Heading to Camps Bay to check out ‘the real Cape Town’ (according to one of my trusty Cape Town advisors) was much harder than I expected. Not because Cape Town is difficult to navigate, but because the day I set out was the Cape Argus cycle tour.
The Cape Argus is South Africa’s largest cycling event and this year there were 35,000 competitors. As the world’s biggest, individually timed cycle race for professional and amateur bikers it was pretty much all I’d heard about since arriving in the city.
I’d met a few of the reported 2,500 international entrants during my travels – mostly from Germany or Italy. All were excited and most were competing in their first international cycle tour, taking a few extra days either side to enjoy Cape Town.
On the day of the big race, the rest of Cape Town basically doesn’t move. So many of the streets are closed – but I guess that’s to be expected for a 109km road race that circles the Cape, from the city right down to the national park near the Cape of Good Hope and then back along Chapman’s Peak.
A tip for non-cycling tourists… don’t set out with a hire car on the day of the Argus.
After over an hour in first gear I’d checked out the back streets (on ‘detour’), watched the mist being burnt off the cliffs and listened to every Cape Town radio station. All before arriving in Camps Bay, 10km from where I picked up my rental.
The main road in Camps Bay was closed but the cafes and restaurants overlooking the race and the beach were doing a roaring trade so I opted for coffee and a comfy view of the passing lycra.
Cape Argus coming through Camps Bay
What a parade! From cows on bikes to couples on tandems and a guy in a green Borat-style unitard it was a sight to be seen. For those from Sydney, it was kind of like watching the City to Surf on wheels.
Feeling decidedly lazy on the sidelines it was time for me to get moving and check out the rest of the coast. Well that wasn’t quite as easy as I’d expected… but then again I clearly hadn’t thought through my route for the day… I was wanting to drive almost the exact route of the race, just in reverse.
In the CBD there are backstreets, but down the Atlantic cost there aren’t. It was back into town and around Table Mountain on the other side to try and get down to my hotel in Haut Bay.
During my beautiful and winding drive around the other side of Table Mountain I met cyclists riding home after the race, a semi-trailer hauling what looked like a small forest of trees and a lot of European 4-wheel drives with very dark tinted windows. I was in the country, 20mins from the CBD.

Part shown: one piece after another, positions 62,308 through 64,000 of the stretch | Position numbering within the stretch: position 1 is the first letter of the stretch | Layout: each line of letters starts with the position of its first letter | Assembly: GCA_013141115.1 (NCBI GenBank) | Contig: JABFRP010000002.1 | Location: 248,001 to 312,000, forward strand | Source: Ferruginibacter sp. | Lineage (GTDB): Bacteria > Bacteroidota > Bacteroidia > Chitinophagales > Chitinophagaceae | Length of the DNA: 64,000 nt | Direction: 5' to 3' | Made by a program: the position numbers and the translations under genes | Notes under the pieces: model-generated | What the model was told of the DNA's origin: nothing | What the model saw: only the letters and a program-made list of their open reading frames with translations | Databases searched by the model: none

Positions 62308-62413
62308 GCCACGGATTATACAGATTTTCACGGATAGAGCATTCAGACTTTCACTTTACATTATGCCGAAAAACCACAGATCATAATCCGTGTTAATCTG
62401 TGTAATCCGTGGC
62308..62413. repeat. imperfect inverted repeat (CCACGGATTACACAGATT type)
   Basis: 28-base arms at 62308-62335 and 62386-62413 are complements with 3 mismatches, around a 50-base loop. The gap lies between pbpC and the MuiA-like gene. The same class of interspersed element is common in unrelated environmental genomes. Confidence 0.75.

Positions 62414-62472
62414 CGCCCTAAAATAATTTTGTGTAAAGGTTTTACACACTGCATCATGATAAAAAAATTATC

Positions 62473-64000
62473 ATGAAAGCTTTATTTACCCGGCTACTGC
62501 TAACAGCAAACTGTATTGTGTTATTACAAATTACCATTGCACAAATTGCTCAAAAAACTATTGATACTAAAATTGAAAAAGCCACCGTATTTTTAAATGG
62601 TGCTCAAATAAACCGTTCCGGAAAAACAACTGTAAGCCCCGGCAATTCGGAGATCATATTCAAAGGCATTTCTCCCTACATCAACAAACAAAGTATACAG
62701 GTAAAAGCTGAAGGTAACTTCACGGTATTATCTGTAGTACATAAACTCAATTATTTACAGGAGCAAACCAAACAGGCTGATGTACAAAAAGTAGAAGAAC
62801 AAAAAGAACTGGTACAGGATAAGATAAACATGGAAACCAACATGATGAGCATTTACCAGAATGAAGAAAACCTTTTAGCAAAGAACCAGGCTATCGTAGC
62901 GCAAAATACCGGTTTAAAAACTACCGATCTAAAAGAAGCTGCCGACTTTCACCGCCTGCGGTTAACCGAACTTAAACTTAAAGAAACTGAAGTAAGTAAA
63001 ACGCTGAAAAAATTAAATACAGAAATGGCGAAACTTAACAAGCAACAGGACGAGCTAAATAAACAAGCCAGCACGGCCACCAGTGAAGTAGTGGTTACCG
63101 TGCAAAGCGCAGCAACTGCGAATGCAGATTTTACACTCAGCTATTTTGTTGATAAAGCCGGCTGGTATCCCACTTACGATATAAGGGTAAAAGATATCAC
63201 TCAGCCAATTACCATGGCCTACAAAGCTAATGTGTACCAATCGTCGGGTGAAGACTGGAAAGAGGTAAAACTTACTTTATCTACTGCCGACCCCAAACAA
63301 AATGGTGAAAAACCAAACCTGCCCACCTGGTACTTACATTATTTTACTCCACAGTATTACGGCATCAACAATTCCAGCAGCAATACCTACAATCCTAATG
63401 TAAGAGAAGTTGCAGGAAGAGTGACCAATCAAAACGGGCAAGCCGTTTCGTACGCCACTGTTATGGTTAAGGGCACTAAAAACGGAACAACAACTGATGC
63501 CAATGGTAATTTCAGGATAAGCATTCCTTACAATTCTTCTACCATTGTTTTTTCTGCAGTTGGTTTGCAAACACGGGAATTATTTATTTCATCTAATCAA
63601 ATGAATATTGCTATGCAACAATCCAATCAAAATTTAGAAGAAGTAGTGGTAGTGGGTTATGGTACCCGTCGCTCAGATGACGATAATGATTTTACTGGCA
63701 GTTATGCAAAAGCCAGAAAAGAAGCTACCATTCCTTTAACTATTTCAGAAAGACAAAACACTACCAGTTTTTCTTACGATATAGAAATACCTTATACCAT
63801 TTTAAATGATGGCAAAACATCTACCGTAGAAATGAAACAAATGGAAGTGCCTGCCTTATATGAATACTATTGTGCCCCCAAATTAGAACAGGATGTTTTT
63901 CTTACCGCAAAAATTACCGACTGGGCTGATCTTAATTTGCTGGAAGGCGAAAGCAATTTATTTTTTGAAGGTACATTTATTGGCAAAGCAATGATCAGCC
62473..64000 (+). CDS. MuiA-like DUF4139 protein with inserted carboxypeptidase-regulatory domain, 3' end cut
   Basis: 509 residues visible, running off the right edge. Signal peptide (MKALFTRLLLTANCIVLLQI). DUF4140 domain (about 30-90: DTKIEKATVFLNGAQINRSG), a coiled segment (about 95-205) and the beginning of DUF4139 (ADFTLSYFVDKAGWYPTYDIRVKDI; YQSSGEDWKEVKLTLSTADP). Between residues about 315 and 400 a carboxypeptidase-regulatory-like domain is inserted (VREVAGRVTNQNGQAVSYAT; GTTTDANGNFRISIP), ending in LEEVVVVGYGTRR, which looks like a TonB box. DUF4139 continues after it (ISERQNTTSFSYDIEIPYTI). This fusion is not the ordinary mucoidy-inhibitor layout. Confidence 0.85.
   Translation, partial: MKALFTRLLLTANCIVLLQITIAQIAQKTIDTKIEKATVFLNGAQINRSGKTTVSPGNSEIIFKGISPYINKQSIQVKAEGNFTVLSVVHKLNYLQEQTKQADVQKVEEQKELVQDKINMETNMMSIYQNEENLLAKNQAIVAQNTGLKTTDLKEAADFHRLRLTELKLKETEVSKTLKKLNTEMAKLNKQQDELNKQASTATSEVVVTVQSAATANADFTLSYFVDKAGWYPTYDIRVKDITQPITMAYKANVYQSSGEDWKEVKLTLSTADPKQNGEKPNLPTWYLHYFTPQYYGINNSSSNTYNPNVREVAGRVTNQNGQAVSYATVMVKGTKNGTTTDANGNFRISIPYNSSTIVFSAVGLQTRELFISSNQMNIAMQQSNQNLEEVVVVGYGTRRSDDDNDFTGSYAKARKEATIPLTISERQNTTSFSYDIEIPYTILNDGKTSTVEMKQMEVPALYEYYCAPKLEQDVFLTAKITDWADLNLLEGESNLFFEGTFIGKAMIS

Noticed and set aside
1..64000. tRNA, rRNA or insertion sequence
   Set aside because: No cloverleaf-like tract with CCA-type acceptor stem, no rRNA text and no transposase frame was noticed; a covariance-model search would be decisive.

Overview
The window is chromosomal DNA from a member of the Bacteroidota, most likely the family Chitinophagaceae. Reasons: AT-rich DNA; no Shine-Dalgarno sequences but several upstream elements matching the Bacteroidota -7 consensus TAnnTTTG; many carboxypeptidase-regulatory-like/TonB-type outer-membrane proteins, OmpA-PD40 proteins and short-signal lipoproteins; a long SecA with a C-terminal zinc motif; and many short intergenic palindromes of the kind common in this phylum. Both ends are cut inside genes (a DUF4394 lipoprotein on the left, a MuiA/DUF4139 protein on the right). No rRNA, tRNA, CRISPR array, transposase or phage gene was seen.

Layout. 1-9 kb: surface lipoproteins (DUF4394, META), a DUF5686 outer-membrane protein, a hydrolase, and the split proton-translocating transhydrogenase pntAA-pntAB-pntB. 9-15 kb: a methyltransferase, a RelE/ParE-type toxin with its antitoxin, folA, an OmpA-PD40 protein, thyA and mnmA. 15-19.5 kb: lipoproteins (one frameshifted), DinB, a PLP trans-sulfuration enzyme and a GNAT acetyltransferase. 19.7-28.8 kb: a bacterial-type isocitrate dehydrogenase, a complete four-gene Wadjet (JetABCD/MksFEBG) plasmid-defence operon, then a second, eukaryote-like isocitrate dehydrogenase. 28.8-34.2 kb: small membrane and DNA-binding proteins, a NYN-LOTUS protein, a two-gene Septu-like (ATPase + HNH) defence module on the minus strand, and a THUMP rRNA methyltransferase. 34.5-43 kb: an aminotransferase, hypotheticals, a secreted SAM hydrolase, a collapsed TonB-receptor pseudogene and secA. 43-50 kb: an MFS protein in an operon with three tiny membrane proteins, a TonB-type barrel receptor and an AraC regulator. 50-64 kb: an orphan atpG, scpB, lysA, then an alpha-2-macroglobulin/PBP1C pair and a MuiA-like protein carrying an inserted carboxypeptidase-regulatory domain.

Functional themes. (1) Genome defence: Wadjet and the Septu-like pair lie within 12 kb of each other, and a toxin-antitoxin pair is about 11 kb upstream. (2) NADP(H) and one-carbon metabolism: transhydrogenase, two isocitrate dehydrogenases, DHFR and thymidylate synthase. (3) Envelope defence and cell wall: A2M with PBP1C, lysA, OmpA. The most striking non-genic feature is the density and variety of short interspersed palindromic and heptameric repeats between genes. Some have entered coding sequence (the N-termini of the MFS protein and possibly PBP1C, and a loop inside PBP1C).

The traffic getting into Haut Bay should have tipped me off that I might have issues getting through, but for some reason it didn’t register and I kept on driving into town. About 2km from the beach (and my hotel) the streets were cordoned off and the not-so-
Freezing and too much weed... max temp 16-degrees
friendly policeman working the barricade told me I could walk in but the car needed to stay where it was. He clearly hadn’t seen what was in my boot. There was no way I was lugging all my badly packed luggage accross town.
Along more backstreets I circled through Haut Bay, past heavily fenced properties with either Chubb or ADT Armed Response signs reinforcing the gap between the have’s and the have not’s. Some of the houses in Haut Bay are enormous but they all have a proportionate level of security… not something I’d be that keen to have on my holiday home.
By the time I reached the base of Table Mountain again the message had gotten through to the part of my brain doing the navigation… “avoid the cycle route”. I headed for the opposite side of the Cape. They were pulling down barricades and roads were slowly reopening. Success!
To give the roads more time to open up I spent a couple of hours wandering along the pier and through the antique and art stores of Kalk Bay, stopping for a drink at Cape to Cuba. Feeling refreshed and quite proud of myself for not having purchased anything I got back in the car and kept heading south.
They were driving... slowly, but still!
Just out of Simon’s Town I saw the first sign that I might encounter wildlife… “Baboons!” And encounter I did, they were everywhere on the verge, in the middle of the road, and unluckily for the car in front of me, on the roof of their car. Only in Africa!
Heading back into the national park there was less visible wildlife. At least until I reached the Cape of Good Hope where there were thousands of birds. On the beach, on the rocks and riding the waves… they were everywhere!
By the time I’d taken photo’s at the Cape and the lighthouse the sun was starting to sinking and the wind had really picked up. I was keen to get to the Chapman’s Peak Hotel for the legendary calamari on the deck watching sunset (and to check in). I needed to hit the road again.
Remnants of the race remained along the road to Haut Bay. Lots of port-a-loos and baricades but surprisingly very little rubbish. Driving north along Chapman’s Peak Drive as the sun was starting to set over the water was one of the best photo opportunities I’ve had in South Africa… shame I didn’t bring my tripod. I’ll chalk it up as another reason to
Hard to concentrate on the road when this is the view!
With 20mins till sunset I was safely checked in, with a Sauvignon Blanc in hand and a plate of the softest and tastiest calamari in front of me. The vibe on the beach-side deck was relaxed and most people were talking about the Argus. Sipping my wine I added “cycle the Cape Argus” to my bucket list… I needed to be that specific because somehow, without trying I’d driven the route, albeit backwards.